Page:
Annette and Cecile Dionne admit they don’t know much about the online world of pint-sized content creators dubbed “kidfluencers.” But the sisters, who turn 85 on Tuesday, can tell you a thing or two about the perils of childhood celebrity.
Within hours of their improbable birth on May 28, 1934, the Dionne quintuplets were thrust into the spotlight as reporters staked outside their family’s isolated farmhouse in northern Ontario to see if any of the premature infants would make it through their first few days.
But in what is believed to be a first in recorded history, all five identical girls survived through infancy, and Annette, Cecile, Emilie, Marie and Yvonne Dionne grew into an international sensation.
At the peak of their Depression-era fame, the quintuplets were hailed as a salve to the gloom of financial austerity, both as emblems of hope and golden geese pouring money into Ontario’s coffers.
But all that attention came at a personal cost, say Annette and Cecile, the two surviving Dionne quintuplets. And as social media has made growing up more public than ever, the sisters have a warning for parents: childhood is a precious time that shouldn’t be exploited for profit.
“(It can cause) lots of damage,” Annette told The Canadian Press in a rare interview earlier this month. “Children need help and love, and everything we can give to them.”
As they’ve aged, the media-shy sisters have worked to put their complicated childhood behind them, only returning to the public eye to make sure their past is recognized and the misfortune they endured isn’t repeated for today’s children.
“I realize that many times bad things (happened) because money was the big question,” said Annette. “It’s very hard to fight against it.”
When the quintuplets were merely months old, the Ontario government took them away from their cash-strapped parents, who already had five children before their brood doubled overnight, in the name of protecting the girls from exploitation.
It then installed them across the street from their family’s homestead near Corbeil, Ont., in a nursery-meets-exhibition where millions of tourists lined up to observe the girls through one-way glass, pouring an estimated $500-million into the northern Ontario economy.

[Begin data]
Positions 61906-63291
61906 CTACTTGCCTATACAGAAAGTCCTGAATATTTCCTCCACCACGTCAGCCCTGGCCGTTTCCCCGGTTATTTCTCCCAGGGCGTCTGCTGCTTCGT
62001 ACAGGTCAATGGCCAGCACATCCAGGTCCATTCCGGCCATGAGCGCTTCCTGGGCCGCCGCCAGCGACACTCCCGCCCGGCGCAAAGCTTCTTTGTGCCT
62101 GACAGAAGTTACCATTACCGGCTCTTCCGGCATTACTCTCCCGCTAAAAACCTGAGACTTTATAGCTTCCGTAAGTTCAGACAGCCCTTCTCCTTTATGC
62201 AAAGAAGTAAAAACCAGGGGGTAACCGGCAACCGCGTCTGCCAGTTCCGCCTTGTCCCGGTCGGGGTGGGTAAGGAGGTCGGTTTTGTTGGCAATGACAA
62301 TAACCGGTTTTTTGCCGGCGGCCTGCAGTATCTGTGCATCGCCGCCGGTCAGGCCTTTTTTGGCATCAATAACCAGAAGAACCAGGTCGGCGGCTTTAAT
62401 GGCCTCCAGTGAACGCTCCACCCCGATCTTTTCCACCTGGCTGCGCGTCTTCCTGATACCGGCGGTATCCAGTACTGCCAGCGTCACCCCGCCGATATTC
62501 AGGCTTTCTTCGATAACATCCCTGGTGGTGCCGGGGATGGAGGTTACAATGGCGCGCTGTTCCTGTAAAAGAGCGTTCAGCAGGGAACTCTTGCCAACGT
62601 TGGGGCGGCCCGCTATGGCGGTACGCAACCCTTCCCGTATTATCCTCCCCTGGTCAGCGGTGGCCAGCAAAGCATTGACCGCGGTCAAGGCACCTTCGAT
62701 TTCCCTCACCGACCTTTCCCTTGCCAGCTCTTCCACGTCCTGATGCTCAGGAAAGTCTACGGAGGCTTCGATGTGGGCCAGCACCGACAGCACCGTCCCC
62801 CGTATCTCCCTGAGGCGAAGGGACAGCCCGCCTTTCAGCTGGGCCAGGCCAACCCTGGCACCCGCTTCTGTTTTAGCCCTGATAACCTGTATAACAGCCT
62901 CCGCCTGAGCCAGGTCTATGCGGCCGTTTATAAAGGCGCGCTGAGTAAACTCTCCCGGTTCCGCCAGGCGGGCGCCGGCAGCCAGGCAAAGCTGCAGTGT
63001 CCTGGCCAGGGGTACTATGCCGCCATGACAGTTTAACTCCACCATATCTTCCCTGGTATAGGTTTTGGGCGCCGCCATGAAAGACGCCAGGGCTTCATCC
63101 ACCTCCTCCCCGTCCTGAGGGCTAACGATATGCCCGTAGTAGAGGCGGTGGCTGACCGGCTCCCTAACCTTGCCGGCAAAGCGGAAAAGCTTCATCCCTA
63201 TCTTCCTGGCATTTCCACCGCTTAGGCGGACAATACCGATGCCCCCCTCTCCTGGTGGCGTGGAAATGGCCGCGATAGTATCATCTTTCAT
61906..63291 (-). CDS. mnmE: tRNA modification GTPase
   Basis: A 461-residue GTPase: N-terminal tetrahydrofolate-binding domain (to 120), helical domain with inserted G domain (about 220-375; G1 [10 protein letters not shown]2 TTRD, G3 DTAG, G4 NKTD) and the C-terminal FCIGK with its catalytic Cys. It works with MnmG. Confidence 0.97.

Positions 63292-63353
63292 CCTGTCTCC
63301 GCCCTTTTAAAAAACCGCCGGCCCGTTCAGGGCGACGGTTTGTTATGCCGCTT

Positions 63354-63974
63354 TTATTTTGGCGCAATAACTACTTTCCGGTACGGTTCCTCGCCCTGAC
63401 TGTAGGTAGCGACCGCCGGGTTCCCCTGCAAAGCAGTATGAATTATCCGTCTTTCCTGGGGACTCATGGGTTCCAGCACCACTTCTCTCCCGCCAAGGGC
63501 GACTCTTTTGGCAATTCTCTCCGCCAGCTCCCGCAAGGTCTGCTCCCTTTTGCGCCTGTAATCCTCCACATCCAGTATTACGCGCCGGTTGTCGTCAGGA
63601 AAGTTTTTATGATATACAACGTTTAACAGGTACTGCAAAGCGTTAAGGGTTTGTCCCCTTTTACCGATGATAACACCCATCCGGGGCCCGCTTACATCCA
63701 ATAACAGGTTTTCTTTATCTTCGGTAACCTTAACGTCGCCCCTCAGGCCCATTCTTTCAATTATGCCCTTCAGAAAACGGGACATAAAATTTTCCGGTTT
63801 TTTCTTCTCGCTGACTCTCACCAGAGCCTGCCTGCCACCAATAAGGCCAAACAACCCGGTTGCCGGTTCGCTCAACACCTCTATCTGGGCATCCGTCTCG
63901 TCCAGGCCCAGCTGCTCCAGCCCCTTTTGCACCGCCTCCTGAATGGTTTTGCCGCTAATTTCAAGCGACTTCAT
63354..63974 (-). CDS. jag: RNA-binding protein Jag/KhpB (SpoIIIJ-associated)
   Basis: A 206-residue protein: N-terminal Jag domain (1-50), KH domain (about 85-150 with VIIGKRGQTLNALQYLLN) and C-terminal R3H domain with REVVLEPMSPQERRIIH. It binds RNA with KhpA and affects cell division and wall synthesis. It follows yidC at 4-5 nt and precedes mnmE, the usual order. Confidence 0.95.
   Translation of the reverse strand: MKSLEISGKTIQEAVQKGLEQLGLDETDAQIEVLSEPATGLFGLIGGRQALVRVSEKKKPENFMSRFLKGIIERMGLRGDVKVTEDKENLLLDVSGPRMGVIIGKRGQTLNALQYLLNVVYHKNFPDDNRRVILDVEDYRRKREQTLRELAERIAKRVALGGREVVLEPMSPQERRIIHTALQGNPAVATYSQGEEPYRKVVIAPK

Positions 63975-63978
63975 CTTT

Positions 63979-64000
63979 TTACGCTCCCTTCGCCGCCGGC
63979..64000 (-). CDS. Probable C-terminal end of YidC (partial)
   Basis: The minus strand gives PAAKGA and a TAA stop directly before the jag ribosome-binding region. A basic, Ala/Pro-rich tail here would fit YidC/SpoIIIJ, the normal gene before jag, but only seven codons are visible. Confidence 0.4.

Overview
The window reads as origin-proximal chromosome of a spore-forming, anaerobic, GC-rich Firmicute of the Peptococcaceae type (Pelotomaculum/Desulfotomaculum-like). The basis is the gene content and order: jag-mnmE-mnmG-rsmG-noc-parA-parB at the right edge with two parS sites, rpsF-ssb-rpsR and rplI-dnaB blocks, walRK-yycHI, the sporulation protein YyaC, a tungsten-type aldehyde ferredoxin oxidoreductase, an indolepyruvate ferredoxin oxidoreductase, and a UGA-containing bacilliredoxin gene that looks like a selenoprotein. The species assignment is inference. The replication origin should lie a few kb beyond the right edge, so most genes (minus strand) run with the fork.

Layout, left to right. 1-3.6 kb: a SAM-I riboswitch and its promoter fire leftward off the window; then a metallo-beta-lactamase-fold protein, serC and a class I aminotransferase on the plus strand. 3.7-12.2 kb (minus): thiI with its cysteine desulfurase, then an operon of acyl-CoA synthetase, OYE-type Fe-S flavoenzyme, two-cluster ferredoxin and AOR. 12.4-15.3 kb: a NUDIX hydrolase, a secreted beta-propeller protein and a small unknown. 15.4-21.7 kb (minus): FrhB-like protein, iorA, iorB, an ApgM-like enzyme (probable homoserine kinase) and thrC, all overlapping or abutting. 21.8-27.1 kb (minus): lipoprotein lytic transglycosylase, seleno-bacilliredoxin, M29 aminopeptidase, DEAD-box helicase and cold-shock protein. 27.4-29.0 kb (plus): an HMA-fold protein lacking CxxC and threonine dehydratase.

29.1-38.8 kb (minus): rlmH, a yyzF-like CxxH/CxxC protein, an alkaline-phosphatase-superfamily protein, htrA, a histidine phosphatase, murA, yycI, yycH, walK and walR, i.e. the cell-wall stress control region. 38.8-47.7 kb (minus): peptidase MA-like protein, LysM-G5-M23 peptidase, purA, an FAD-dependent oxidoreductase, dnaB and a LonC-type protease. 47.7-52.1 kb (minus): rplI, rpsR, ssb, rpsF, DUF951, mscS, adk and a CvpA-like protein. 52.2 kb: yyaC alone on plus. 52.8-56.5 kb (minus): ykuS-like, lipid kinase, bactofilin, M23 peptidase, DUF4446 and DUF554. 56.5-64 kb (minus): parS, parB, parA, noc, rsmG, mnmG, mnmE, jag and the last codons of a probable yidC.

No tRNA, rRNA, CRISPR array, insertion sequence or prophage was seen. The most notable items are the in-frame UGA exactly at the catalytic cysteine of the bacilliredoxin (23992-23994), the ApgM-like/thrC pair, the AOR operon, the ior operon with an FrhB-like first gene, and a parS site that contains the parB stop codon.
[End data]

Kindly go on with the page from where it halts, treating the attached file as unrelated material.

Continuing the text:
The girls were also featured in advertisements for products including Colgate dental cream, Palmolive soap and Baby Ruth candy bars, and on the big screen in three Hollywood films.
Today, childhood stardom has adapted to social media, where so-called kidfluencers as young as five are paid to peddle products in sponsored YouTube videos and Instagram posts.
Annette and Cecile expressed unease about this new era of youngsters being raised on display, particularly for commercial gain, but were weary of prescribing solutions given their lack of familiarity with the subject.
Speaking by phone after recovering from a fall in her Montreal nursing home, Cecile said she felt the issue should be studied more deeply by experts.
Annette said parents need to put their children’s wishes first when it comes to seeking the spotlight, while also ensuring they are properly educated.
“The children should be sure of their choice to become a star,” she said. “They need lots of understanding and advice.”
In the 1990s, the quintuplets received a $4-million settlement from the Ontario government after raising concerns about the alleged mismanagement of a trust fund that had been set up to provide for their future.
But Annette and Cecile question whether government authorities have truly learned from the past in living up to their responsibility to protect children from abuse, pointing to the case of couple charged with the mistreatment of a seven-year-old girl who died last month in Granby, Que.
“I hope that it doesn’t happen again, but I know that these kinds of things haven’t been entirely resolved, so it will happen again,” said Cecile. “But I hope that there will be better care for those who were abused.”
Even through the tough times, the sisters said they are thankful to have had each other. While Annette and Cecile don’t see one another in person often, they speak on the phone regularly, and recently got together for an early birthday celebration.
In addition to the dozens of cards he’s received for the sisters, Carlo Tarini, a communications specialist and family friend, gave Annette and Cecile a book, “The Dionne Quintuplets: Growing Up,” thinking the 1930s title would make a fitting gift for their 85th birthday.
Sitting in her home in a Montreal suburb, Annette couldn’t help but crack a smile as she flipped through black-and-white baby photos of her and her sisters lying in a custom-made cradle for five, squirming in separate wooden feeding chairs and sprawled out on a blanket.
“It is a story that is a very sad story, but through that I found very sweet moments, and I’m very grateful,” she said. “I realize that it was a gift to have my sisters, because we love one another very fondly.”